Geodynamics changes focus to solar, storage and hybrid energy

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The company formerly known for its efforts to generate energy from “hot rock geothermal” will diversify into solar, battery storage, and hybrid renewables.

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ASX-listed Australian geothermal hopeful Geodynamics has announced plans to change its name and principal focus and turn its attention to solar PV, battery storage and hybrid energy systems.

The company became famous for its efforts to generate energy from South Australian geothermal “deeps” – and even though the efforts were successful, they could not be done at a cost that could compete on the market.

It will now be known as ReNu Energy, and its new focus comes less than two months after the company closed and remediated the sites of several geothermal test wells and generation plants in South Australia’s Cooper Basin, after deciding they were not financially viable.

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While the company had created a buzz in clean energy circles by managing to extract super-heated water from five kilometres below the earth’s surface and using it to generate small amounts of electricity, their efforts hit a wall when it came to funding and scale.

“The technology worked but unfortunately the cost of implementing the technology and also the cost of delivering the electricity that was produced to a market was just greater than the revenue stream that we could create,” Geodynamics chief executive Chris Murray said in August.

In 2014, Geodynamics agreed to return more than $30 million in funding to the Australian Renewable Energy Agency that was awarded to the company for the development of its Cooper Basin geothermal resources – particularly the drilling and stimulation of Habanero 4 and subsequent Habanero 1 MW Pilot Plant trial.

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In an AXS announcement published on Thursday, Geodynamics said ReNu Energy would be the band the company would conduct its biogas generation and broader renewables business, while also expanding into the agribusiness sector to include solar PV, battery storage and hybrid energy solutions.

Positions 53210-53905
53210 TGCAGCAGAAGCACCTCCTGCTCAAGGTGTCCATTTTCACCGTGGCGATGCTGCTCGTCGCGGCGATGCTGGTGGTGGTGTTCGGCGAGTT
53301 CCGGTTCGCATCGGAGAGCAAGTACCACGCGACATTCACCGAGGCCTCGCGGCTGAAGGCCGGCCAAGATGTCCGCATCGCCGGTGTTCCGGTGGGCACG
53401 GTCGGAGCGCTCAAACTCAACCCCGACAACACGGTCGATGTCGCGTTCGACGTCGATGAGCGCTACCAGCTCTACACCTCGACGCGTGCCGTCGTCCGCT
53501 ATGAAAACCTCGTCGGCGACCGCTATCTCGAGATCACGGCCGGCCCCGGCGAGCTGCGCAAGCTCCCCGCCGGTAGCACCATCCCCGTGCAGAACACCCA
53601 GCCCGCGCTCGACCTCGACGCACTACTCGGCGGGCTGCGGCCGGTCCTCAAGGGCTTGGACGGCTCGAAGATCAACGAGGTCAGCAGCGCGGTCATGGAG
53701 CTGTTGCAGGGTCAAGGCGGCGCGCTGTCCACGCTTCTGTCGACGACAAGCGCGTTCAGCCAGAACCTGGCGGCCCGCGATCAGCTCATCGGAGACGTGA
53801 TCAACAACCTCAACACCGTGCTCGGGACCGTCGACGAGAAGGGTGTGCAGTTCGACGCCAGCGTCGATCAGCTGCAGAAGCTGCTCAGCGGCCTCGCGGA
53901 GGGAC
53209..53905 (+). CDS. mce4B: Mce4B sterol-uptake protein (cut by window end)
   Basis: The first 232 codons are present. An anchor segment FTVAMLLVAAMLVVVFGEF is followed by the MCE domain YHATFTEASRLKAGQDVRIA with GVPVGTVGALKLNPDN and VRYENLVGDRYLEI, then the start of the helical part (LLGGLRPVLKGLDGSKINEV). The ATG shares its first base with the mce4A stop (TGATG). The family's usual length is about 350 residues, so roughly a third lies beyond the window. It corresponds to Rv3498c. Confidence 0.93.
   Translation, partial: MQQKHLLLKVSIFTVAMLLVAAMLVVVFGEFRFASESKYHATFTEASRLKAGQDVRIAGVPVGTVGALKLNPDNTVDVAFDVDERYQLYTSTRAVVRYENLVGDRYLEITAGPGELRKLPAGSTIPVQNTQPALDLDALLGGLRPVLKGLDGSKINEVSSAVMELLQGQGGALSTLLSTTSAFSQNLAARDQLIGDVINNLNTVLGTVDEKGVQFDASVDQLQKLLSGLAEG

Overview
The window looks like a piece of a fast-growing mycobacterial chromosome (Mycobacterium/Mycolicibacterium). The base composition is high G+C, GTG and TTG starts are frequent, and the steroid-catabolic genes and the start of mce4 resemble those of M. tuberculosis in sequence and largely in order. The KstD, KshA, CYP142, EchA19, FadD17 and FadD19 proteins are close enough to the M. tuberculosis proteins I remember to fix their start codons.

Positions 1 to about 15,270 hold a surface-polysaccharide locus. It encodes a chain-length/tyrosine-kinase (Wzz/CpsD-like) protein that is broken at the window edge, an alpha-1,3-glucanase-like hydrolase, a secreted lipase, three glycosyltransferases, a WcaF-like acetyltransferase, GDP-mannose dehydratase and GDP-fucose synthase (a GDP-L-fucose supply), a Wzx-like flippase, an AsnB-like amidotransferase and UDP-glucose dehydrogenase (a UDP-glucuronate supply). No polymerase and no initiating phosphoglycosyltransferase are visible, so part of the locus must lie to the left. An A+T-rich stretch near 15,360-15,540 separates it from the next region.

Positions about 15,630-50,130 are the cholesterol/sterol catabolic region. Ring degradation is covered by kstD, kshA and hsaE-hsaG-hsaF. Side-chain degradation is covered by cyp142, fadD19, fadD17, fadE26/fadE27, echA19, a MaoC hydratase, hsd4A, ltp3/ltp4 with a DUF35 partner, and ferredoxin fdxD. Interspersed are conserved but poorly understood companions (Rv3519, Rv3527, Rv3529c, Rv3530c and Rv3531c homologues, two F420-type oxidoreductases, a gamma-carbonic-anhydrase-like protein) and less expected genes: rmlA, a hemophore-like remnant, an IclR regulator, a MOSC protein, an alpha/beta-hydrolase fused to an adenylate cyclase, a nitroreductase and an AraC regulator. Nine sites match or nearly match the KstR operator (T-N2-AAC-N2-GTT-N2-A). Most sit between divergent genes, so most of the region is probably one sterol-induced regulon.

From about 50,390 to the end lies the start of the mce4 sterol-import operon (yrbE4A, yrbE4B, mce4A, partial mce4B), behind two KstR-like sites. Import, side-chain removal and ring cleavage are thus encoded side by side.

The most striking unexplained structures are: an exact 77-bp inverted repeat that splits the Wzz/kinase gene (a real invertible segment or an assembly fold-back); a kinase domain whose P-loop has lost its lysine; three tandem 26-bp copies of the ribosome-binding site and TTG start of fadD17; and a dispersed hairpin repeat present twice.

The company said that the Australian agribusiness sector was in a strong position, but that as high users of energy, was exposed to rising electricity and gas costs.

“These businesses represent not only an opportunity for biogas energy solutions but are also ideal candidates for the installation of solar PV, battery storage and hybrid energy systems,” Carnegie said.

The plan is for ReNu Energy – should the shareholders approve the name change – to align and partner with well established suppliers of solar PV, battery storage and hybrid energy solutions to deliver an “expanded offering”.

“With the cost of renewable technology continuing to fall and demand for Large Scale Generation Certificates (LGC) driving high prices, it is an opportune time to be participating in this market,” the statement said.

Geodynamics director and CEO Chris Murray said the company was well positioned to capitalise on the growing demand for renewables.

“We will continue to identify and evaluate further transformational opportunities for the company focussed on renewables energy generation, clean energy products and associated services,” he said.

The company’s share price, which reached a high of just over $2 in december 2007, currently sits at $0.017.

Sophie Vorrath

Sophie is editor of OneStepOffTheGrid.com.au and deputy editor of its sister site, RenewEconomy.com.au. Sophie has been writing about clean energy for more than a decade.

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